We appear to be living in interesting times – which is not always a blessing. Because, as events around the Paddy Power fiasco unfold, I am beginning to sense that this story, after the heady days of the Leveson inquiry all of two weeks ago, has the potential for being a real trans disaster.
For that reason, I am going to ask all those currently getting hot under the collar to calm down, at least until tomorrow, when a few things will become a lot clearer.
An ill-conceived campaign
To begin at the beginning. This looked like just another piece of transphobic silliness: an ad campaign based on the premise that racegoers at Cheltenham’s Ladies’ Day should be prepared to sort out the mares from the stallions (trans women).
OK. There was an awkward little twist to the saga: the real possibility that Paddy Power would send its own monstrous regiment of trans women in on the day to give the punters something to chew on; though I am still waiting confirmation of same.
The campaign crossed the trans community’s horizon a week or so back, since when the volume of complaint has been growing steadily louder.
“Just a bit of fun”
Today I started to talk to some of the principal actors in this story. To his credit, Mr Paddy Power (the guy who set up the organisation which, co-incidentally, also carries his name) returned my call and gave a fairly stock response.
The concept for the ad was based on punter comment. It had been cleared with UK standards body, Clear Cast. They had consulted with a leading transgender organisation before putting the ad together.
And I can see his point. Sort of. After all, its much the same mindset as folks brought up on a diet of “Black and White Minstrels” once had. Where’s the harm? Tis all just a bit of craic.
All the usual suspects
Still, his answers led on to other questions, which are even now in the process of being answered. I have asked Clear Cast why they gave approval to this vile campaign when surely they would never have approved anything similarly racist. They’re getting back to me tomorrow. However, I also suspect this will act as catalyst for them and Trans Media Watch to get talking.
I have a name for the trans organisation that gave the advice which, once I’ve checked a little more, I’ll be giving out tomorrow…but I can’t see that answer, when it comes, as doing much for trans comm-unity.
And next we are on to the serious stuff, from two quite distinct angles. Bloody Paris! 🙂
She has written an absolutely spot on piece in today’s Pink News about how this is all panning out. She quite correctly identifies that, for an organisation that proudly took the title of most complained about advertiser in 2010 (for an ad featuring blind guys kicking a cat!), yet another complaint to the ASA is likely to be welcomed as battle honour.
The gloves are off
Just complaining is not enough. If people wish to dissuade PP from doing this sort of thing, Paris argues, they need to do things that hurt. Complain to MP’s. Appeal betting shop licenses.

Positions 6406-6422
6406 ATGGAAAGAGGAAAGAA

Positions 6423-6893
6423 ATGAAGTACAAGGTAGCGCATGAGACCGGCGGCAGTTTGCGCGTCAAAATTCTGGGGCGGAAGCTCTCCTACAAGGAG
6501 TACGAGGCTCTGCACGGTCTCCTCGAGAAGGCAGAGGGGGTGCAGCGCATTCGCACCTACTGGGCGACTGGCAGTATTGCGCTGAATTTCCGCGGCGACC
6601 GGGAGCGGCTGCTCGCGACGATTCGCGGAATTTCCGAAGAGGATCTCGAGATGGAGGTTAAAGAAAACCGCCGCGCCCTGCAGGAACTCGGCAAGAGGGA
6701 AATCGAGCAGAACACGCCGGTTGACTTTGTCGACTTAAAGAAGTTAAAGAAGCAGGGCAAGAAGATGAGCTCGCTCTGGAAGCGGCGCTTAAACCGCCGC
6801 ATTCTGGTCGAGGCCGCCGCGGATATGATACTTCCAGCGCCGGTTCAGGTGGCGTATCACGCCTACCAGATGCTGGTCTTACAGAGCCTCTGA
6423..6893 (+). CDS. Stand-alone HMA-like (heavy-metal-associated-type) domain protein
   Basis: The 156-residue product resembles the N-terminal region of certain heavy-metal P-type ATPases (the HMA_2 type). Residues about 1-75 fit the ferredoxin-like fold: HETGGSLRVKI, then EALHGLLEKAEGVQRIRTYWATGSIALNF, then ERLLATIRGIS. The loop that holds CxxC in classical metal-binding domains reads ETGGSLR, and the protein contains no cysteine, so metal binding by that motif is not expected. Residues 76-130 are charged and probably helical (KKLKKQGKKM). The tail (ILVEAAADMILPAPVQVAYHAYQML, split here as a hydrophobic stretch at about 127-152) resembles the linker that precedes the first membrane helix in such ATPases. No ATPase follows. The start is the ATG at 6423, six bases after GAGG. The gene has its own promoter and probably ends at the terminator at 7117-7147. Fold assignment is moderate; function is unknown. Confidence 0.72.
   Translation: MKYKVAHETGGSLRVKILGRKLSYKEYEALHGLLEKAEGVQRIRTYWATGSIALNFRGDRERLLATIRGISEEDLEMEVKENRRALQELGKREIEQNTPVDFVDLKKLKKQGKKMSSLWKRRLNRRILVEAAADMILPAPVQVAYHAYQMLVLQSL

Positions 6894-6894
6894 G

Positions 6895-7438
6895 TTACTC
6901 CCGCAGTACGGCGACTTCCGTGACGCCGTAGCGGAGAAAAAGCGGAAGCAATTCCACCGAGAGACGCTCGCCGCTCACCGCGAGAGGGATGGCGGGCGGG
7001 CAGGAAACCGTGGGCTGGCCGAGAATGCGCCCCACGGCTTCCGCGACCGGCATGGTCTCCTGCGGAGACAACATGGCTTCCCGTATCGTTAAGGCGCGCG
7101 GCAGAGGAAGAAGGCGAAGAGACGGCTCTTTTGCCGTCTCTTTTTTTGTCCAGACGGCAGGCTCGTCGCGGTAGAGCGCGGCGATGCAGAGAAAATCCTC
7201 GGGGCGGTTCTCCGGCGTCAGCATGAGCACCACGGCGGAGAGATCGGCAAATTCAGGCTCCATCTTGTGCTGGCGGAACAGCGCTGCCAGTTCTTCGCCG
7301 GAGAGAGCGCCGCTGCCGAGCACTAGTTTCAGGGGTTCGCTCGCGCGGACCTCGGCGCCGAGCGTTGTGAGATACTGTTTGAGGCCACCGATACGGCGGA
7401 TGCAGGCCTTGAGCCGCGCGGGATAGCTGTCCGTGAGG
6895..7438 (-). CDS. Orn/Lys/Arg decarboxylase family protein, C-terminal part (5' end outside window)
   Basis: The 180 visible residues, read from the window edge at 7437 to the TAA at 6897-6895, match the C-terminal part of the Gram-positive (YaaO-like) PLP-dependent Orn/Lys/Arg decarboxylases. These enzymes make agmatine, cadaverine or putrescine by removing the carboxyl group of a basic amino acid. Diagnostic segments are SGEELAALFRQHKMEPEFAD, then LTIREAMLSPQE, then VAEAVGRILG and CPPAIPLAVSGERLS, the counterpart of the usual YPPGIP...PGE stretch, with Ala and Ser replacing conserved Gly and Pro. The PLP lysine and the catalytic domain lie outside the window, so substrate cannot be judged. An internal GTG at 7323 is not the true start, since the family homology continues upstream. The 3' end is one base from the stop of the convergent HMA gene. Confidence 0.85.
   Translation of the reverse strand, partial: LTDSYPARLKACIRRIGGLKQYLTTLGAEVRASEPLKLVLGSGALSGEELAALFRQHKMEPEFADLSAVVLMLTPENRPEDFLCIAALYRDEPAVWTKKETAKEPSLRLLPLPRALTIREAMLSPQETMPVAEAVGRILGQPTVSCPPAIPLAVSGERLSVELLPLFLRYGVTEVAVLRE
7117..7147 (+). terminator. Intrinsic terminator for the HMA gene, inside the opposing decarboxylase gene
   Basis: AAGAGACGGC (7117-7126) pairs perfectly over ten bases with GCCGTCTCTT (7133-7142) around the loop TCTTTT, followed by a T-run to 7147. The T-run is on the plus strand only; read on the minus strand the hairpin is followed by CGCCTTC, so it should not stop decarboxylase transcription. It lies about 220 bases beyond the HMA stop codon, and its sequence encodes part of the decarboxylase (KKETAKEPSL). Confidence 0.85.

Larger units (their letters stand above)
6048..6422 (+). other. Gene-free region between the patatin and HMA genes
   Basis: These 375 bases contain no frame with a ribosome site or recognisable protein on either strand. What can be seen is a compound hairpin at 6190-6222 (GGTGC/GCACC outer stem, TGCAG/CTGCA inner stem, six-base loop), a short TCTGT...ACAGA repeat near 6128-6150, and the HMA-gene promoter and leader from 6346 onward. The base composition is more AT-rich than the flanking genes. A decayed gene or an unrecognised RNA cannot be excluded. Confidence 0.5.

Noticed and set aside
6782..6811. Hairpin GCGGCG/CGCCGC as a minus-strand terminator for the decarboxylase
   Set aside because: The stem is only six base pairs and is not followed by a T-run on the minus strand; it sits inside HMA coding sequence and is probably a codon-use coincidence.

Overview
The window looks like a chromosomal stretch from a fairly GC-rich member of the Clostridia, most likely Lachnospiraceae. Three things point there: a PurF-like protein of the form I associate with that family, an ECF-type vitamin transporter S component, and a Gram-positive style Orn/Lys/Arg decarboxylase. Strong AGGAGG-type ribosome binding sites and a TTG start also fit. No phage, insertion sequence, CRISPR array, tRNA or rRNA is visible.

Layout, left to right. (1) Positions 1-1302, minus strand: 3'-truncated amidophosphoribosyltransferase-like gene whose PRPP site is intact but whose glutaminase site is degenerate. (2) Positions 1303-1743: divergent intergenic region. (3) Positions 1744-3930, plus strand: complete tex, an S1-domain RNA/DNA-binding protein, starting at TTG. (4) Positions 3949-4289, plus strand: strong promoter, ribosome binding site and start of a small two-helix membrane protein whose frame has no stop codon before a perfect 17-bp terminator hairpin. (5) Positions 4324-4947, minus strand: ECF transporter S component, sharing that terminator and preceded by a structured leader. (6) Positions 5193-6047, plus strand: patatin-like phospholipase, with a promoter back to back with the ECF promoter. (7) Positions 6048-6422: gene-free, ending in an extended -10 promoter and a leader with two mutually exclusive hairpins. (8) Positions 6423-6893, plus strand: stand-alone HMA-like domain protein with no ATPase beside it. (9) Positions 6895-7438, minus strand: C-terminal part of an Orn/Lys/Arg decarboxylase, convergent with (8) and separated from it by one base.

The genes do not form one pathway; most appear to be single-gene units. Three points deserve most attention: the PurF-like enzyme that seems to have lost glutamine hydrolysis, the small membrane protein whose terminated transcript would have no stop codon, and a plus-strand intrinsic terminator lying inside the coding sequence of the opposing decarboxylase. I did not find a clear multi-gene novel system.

Which is where this all gets serious and where the backlash could set in. As of tonight, I am aware of possible court action about to kick off.
That’s impressive. More serious, I have been talking to Police and Women’s groups in Cheltenham, because… well, for the fairly obvious reason that some folks may not have understood.
This ad goes way beyond “offence. It invites a bunch of drunken racegoers to play “spot the tranny”. And if there is one lesson the trans community knows full well, it is that that game does not combine very well with alcohol.
The chances of a trans woman being assaulted, or worse, in Cheltenham between now and March 14 just got a whole lot greater. And not just trans women. Any woman who fails to live up to conventional views of femininity and beauty is potentially open to challenge as the race meet gets under way.
Which means that the possible net for collateral damage just got a whole load wider.
And here’s where the collateral sets in. This is potentially a major public order issue – even if trans folk don’t decide to demonstrate on the day.
I am still waiting, tonight, for a reaction from Cheltenham Police and Martin Horwood, MP for that fair town (where, incidentally, I lived and worked for several years a decade or so back). But it could be fairly extensive.
Ban the event? I don’t think so. They wouldn’t dare. But as the temperature on this story rises, I can see views polarising. This campaign, even if abandoned now, makes life in Cheltenham a lot riskier for a lot of people in March. Police might yet suggest that, “for their own safety”, trans women not visit the town during that period.
Huh? Or maybe we are about to see a mega police operation set in train to protect anyone identified as trans by Paddy Power’s punters during that period. The bill could be very large indeed…and while the resp[onsibility would lie wholly with the bookmaker, that’s not, I suspect, how some of the tabloids will see it.
Time, therefore, for caution and a little bit of reflection. This story just got very interesting indeed…possibly, even, a lot more interesting than most trans folk would like.